I recently read the Life-Changing Magic of Tidying Up and while I found myself laughing out loud or rolling my eyes at some of the absurd or quirky suggestions the author makes, I found myself most upset that she never states the root cause for the need of tidying up: consumerism. You could keep everything that makes your heart sing or brings you joy, but until you address the driving need to keep buying more, your life will never be tidy. The magic can’t exist.
Consumption. Our society and government is founded on the system of buying and selling. While we started this blog to promote ethical fashion brands and other manners of ethical consumption, ultimately this driving need to consume more is a problem. Not only does our planet have finite resources to contribute to its inhabitants, not only does industry contribute towards all manners of environmental destruction and human rights disasters, over-consumption robs us of joy and happiness. When we are focused and obsessed with stuff, we miss relationships, adventures, experiences, nature. It is a diminished way to experience life.
“The situation the Earth is in today has been created by unmindful production and unmindful consumption. We consume to forget our worries and our anxieties. Tranquilising ourselves with over-consumption is not the way” – Thich Nhat Hanh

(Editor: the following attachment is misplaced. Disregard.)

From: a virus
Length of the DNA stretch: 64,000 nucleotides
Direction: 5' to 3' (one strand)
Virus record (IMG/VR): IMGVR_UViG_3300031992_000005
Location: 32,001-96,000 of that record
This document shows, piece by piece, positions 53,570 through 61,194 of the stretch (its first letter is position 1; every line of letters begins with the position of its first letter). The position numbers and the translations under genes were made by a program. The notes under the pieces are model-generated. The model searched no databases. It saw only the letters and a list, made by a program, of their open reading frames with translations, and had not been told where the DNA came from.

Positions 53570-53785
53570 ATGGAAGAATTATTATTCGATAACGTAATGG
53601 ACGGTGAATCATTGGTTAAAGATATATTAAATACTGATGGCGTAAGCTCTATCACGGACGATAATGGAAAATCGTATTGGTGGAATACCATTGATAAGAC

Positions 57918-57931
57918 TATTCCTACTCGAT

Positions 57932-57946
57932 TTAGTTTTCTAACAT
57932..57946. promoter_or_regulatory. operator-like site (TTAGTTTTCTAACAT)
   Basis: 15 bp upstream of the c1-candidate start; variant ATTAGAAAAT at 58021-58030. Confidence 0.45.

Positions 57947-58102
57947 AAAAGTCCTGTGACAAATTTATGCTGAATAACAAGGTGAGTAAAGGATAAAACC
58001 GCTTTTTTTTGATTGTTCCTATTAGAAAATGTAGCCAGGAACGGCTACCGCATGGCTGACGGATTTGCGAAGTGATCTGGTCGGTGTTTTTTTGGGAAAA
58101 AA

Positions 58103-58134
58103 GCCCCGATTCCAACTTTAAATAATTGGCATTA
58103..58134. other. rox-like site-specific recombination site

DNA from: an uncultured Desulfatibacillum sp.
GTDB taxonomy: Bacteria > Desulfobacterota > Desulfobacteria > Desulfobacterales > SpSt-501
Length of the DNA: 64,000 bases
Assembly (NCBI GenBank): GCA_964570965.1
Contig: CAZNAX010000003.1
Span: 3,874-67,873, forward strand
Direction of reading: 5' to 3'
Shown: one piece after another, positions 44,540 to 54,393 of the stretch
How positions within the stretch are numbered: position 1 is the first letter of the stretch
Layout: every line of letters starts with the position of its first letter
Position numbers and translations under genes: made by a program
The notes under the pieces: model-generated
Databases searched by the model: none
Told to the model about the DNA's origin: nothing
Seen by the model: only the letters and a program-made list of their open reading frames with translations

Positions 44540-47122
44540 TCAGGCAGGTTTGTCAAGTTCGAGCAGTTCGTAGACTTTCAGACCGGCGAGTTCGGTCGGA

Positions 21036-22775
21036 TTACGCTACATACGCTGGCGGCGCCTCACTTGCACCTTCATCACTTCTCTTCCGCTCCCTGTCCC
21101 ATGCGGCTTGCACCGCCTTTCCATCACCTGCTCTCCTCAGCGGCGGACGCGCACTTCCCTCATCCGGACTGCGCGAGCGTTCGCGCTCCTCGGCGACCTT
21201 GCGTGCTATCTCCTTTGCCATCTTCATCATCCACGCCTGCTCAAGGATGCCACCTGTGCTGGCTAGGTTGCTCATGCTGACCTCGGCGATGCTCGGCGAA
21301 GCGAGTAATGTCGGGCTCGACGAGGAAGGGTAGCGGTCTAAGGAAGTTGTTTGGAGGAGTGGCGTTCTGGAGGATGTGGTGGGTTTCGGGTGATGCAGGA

While we love seeing the ethical fashion movement and we enjoy equipping our readers with options that do the least harm, we would be remiss if we didn’t address this troubling thought. We are victims of it as well – it is just as easy to shift from excitement over your next Gap or Target purchase to your next ethical brand purchase. If we are honest with ourselves, we still spend an embarrassing amount of time thinking about these things.
We enjoy telling the story of an ethical garment when someone comments on a piece of clothing – they are usually stories of hope and redemption which are the best stories to tell. But I want more opportunities to tell the stories for less garments.
I have made a conscious decision to try and shake off this demand on my life. One of the ways I am going to do this is to wear my favorite clothes more often. Even weekly. I want to see people day after day and have them recognize that I wore that yesterday or several days ago. I want to free people up to not care or be concerned with what others are thinking of their wardrobe, because no one is watching but ourselves. Let’s wear our favorite clothing until it’s threadbare and then keep wearing it. Let’s shirk the driving desire for more stuff we don’t need. How do we do this? We will be talking about this more in our next posts.